World War Noir

Michael Duffy and Nick Hordern

 

World War II was an unusual period for Sydney’s underworld. On the one hand, lots of young potential criminals were out of the way in the army. On the other, there was a boost in demand for underworld services – illicit sex, alcohol and gambling. The city was flooded with Australian men on leave, who needed to spend a lot of money in a hurry, as well as thousands of Americans.

This was a bonanza for determined criminals, who – like Lennie McPherson – avoided conscription by pretending to work in protected industries. For old crooks such as Kate Leigh and Phil Jeffs, who like everyone else had suffered during the Depression, the good times had arrived again.

You might think such bad behaviour would have been kept in check by the dedication of most people to the war effort. But as World War Noir shows, that dedication was not nearly as widespread as the modern ‘War Memorial’ view might have us believe. Australia was only just emerging from the Depression and attitudes to the war were strongly conditioned by recent memories of economic deprivation. Service pay was meagre and to many, the idea of taking a pay cut to risk one’s life didn’t seem as obvious a thing to do as it does with hindsight. Ironically, there’s a lot more unanimity about the Second World War in Australia nowadays than there was at the time it was actually going on.

Many women, left to care for their children and take paying jobs, regarded their husbands not as heroes but deserters. The writers Dymphna Cusack and Florence James, in their Come in Spinner – a panorama of wartime Sydney – argued that it was women, not men, who bore the brunt of the war. Attitudes which resulted in massive industrial unrest on the coalfields, high rates of desertion from the army, an extensive black market and an upsurge of adultery and amateur prostitution, show that a large number of Australians were just not that supportive of the war. Compared with World War I, a much smaller proportion of servicemen actually suffered on the front line or as prisoners of war. (About half never left Australia). And far fewer died.

What many in Sydney did do was turn for relief to the pleasures offered by the illegal nightclubs, bookmakers, brothels and gambling rooms. Many younger criminals who would one day become famous got their start during this period, such as Richard Reilly, Abe Saffron, Chow Hayes and Paddles Anderson. The most successful were those who used force – murder if needed – to extract ‘protection’ payments from other criminals.

The key to their success was Australian prohibition, which is much less known than the notorious American Prohibition, but which ran for much of the Twentieth Century and shaped our underworld. The Australian version consisted of a series of restrictions on popular pleasures. Gambling on horse races was prohibited away from racetracks. Alcohol could not be purchased after 6.00pm or anytime on Sunday. There were also complete bans on paying for sex, abortion and homosexuality. What this did was create vast overlapping industries of illegal behaviour, and the men and women in this book thrived in those badlands, while overwhelmed police – charged in effect with suppressing human nature – either turned a blind eye or became corrupt.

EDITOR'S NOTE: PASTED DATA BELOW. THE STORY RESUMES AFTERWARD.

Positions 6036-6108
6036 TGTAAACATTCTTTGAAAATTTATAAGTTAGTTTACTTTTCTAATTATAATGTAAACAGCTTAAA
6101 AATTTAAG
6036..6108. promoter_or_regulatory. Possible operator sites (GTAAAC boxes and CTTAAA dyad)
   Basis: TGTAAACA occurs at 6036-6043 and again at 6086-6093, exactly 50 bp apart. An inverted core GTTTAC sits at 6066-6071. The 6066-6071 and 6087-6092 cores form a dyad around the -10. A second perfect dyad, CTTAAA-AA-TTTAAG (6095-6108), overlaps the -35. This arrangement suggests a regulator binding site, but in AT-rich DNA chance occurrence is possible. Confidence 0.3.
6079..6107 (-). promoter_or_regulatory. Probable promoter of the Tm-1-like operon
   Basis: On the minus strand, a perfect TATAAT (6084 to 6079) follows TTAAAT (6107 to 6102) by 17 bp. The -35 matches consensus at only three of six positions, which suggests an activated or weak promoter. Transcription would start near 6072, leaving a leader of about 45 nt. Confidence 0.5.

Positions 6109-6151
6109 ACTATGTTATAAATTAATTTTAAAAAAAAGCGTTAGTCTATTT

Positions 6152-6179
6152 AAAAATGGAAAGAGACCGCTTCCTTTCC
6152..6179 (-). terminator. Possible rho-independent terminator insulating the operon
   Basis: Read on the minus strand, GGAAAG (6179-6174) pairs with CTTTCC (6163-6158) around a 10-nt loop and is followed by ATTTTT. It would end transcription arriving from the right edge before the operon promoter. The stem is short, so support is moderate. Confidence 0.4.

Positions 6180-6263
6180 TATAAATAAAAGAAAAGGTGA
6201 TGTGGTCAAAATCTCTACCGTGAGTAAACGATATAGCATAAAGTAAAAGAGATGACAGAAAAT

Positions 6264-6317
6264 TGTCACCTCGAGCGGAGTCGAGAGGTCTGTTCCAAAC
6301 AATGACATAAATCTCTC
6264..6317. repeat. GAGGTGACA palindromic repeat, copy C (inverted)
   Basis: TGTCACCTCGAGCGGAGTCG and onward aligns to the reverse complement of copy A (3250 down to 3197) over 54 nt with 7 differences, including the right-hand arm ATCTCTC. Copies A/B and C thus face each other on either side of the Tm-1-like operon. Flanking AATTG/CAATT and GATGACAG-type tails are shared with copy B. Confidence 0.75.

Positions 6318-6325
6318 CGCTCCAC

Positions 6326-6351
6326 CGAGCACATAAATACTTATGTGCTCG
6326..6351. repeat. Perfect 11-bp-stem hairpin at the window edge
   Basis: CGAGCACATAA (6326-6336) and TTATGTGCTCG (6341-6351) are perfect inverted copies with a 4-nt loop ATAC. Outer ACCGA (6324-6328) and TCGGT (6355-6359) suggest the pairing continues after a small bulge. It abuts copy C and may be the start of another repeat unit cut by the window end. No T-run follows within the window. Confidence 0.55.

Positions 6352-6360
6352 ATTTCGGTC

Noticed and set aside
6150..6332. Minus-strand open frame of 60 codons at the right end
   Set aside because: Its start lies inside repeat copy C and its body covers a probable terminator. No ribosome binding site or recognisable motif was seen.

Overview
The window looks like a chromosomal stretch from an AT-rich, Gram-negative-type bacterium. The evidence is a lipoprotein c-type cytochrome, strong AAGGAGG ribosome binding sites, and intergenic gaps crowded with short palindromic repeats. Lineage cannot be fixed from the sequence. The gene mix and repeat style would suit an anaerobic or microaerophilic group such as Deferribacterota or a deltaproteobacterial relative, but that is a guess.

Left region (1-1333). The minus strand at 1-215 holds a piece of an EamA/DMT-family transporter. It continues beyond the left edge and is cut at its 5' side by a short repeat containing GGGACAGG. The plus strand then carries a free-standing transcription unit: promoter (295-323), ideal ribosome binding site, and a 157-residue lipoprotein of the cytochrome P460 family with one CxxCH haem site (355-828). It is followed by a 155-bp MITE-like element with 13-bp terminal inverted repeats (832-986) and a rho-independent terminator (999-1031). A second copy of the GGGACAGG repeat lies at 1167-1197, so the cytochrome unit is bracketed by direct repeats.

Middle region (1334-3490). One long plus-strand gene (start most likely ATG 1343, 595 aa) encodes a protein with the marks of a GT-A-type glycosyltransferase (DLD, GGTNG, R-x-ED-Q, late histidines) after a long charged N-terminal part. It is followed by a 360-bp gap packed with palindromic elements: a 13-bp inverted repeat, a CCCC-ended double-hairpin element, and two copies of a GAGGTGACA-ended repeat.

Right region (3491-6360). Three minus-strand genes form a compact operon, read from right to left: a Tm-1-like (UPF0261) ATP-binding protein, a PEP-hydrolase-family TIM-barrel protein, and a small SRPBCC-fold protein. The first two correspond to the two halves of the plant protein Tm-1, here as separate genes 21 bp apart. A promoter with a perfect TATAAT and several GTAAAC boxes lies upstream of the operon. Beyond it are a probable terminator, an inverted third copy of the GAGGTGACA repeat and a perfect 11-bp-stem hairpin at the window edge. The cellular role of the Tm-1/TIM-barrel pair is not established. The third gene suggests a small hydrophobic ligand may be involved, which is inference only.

World War Noir also looks at the bad behaviour of the Japanese and Russian spies in Sydney, and those Australians who supported them. For much of the war, Australians were terrified about a (non-existent) Fifth Column. In fact, our greatest internal weakness lay in the heart of government. The book tells the story of Frances Bernie, a secretary in the office of External Affairs minister Bert Evatt, who at lunchtime would take documents in her bag by tram down to Karl Marx House in the Haymarket. There – the headquarters of the Communist Party – the secrets provided by our unwitting British and American allies would be copied for Moscow, with Bernie then returning them to Martin Place.

World War Noir is about gangsters and the unique circumstances of World War II. It is also, along with the authors’ earlier volume Sydney Noir (about the 1960s), an exploration of the major role prohibition played in the lives of so many ordinary Australians. It is an alternative history of our biggest city.

Michael Duffy and Nick Hordern's book World War Noir: Sydney's Unpatriotic War will be published by NewSouth in April 2019.

 
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